November 16, 2010
In light of the continuing collapse in risk assets (although I'm sure this very post will cause the collapse to stop), I think it's instructive to look back to see where the last rally started. QE2 was proposed, and started getting priced into the markets, at the end of August. Here are the levels of the assets I'm using for the fund battle as of August 31, and their increases as of the date of the QE2 announcement:
If the entire recent rise in risk assets was speculative, these are the levels to which we should fall back. Given that the Fed was still doing QE1.5 during this period, and is now on QE2, I would expect to stay above these levels, all other things being equal.
Of course, all other things are not equal, and we've seen continued economic deterioration since the end of August. Also, Europe is having major issues, with their attempts to paper over the problems in Greece, Ireland, and elsewhere beginning to fail. The inflation vs. deflation battle is still raging on, more strongly than ever.
Unless and until the Fed is forced to stop monetizing the debt, I'm going to stay in the inflation (wealth preservation) camp. Note that under none of (what I believe to be) the possible scenarios would I be in the investment camp. To me, the choices are between cash and wealth preservation. At the moment, cash is winning out, as all risk assets are declining back towards the August launch point. It remains to be seen how much of the rise since then was speculative, and how much (if any) was actual inflation.
Posted by: doubleplusundead at November 17, 2010 08:52 AM (2UKo+)
Posted by: doubleplusundead at November 17, 2010 08:54 AM (2UKo+)
dpud, I think there are 3 possible tiers to a personal strategy. The first is self-protection, which I've gone into, although it's been a while. This would be for those with few assets to protect, or should be the first step for those with greater assets. 'Rice and ammunition' is along the lines of tier one. Essentially, one should try to become as self-sufficient as possible. Make sure you have items and skills of value in the event of a partial societal collapse. For example, hand tools, and the ability to use them well, are a fantastic tier one type possession.
This 'fund battle' thing I'm looking at would be tier 2 -- an attempt to protect modest assets against currency devaluation. I haven't talked at all about tier 3. That would be for someone who has fairly serious ($100,000+) liquid savings and investments. For someone with the financial means, there are ways to increase flexibility and protect against a greater range of possible outcomes. I might go into that at some point, but those strategies wouldn't be practical for most people, so I've not yet bothered.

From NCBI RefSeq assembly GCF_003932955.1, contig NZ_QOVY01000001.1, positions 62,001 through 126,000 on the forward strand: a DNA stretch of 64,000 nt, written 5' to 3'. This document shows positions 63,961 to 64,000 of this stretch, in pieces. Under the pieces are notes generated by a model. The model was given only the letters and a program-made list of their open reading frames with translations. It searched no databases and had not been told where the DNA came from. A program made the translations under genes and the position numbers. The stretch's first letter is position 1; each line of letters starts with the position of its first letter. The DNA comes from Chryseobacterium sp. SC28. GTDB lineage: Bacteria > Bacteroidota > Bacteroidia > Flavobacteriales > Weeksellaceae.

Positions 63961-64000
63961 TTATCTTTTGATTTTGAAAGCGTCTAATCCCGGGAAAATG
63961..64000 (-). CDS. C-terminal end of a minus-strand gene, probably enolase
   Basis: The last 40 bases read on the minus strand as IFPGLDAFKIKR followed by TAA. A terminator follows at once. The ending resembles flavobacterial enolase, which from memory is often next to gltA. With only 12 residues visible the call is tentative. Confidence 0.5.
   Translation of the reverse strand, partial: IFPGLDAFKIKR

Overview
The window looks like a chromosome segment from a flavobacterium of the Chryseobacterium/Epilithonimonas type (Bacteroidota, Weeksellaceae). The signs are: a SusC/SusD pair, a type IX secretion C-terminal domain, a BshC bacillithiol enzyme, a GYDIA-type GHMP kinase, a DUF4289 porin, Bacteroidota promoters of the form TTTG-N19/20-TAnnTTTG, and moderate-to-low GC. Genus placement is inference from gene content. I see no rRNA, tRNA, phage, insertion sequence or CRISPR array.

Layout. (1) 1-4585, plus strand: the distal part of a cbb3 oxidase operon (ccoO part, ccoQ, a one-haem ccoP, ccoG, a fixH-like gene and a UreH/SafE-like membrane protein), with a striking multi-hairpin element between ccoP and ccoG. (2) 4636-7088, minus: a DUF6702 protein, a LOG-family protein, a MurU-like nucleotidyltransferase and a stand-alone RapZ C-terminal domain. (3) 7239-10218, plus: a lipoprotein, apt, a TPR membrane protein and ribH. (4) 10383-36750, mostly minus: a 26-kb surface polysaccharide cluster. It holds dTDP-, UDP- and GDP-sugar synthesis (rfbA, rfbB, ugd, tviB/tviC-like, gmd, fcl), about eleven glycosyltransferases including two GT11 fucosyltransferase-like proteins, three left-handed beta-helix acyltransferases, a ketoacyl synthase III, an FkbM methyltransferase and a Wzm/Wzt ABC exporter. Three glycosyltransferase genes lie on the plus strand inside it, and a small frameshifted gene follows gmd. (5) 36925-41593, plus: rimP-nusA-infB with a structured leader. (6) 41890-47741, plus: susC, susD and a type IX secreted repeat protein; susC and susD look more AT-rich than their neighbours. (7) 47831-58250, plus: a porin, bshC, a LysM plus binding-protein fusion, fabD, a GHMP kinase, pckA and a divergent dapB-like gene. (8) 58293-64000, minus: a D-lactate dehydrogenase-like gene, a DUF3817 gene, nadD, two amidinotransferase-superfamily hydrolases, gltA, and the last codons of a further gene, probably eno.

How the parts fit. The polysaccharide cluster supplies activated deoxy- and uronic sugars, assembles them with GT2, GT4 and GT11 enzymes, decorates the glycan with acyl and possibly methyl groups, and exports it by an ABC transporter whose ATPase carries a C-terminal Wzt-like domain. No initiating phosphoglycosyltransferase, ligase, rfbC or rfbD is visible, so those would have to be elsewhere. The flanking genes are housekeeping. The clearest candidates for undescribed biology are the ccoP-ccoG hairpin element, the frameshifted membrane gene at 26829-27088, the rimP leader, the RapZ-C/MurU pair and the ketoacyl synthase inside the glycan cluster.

Anyway, if one has fairly meager savings, putting them into things that hold value (and might increase dramatically in value should the worst happen) is a very good idea. A high quality, medium volume water filter is probably one of the best things to spend money on.
Posted by: Hermit Dave at November 17, 2010 09:39 AM (sqGe2)
I do have hand tools.
I'm the type of guy who might actually survive the apocalypse (zombie or otherwise) since I'm blessed enough to know a thing or two. I'm still kinda young and haven't had time to build much in the way of an estate, but I work like a mule and have probably some good years of strength left.
And when all else fails I can whore out the wifey for table scraps!
Posted by: the botnet at November 17, 2010 09:42 PM (3JnuL)
Some metal tubs and copper tubing might be handy in Obama's redistributionist utopia.
Posted by: the botnet at November 17, 2010 09:49 PM (3JnuL)
That's exactly the way to think and the attitude to have, botnet. People who are both practical and capable will always get by. I'm not trying to be apocalyptic, but there are ways to protect oneself without going overboard. High quality hand tools and distillation equipment always have value, so you don't sacrifice anything by having them around. Then, if the worst does happen, you're more prepared than 95% of the people out there.
What I advocate is quite simple in concept. Prepare yourself for the widest range of possible outcomes. I tend to focus on negative outcomes because, in the event that the outcomes are positive, then everything will be just fine and dandy anyway, regardless of how I prepare (unless I do something really stupid like sell all my worldly possessions and start preaching about the end of the world on a street corner).
Posted by: Hermit Dave at November 17, 2010 10:33 PM (sqGe2)
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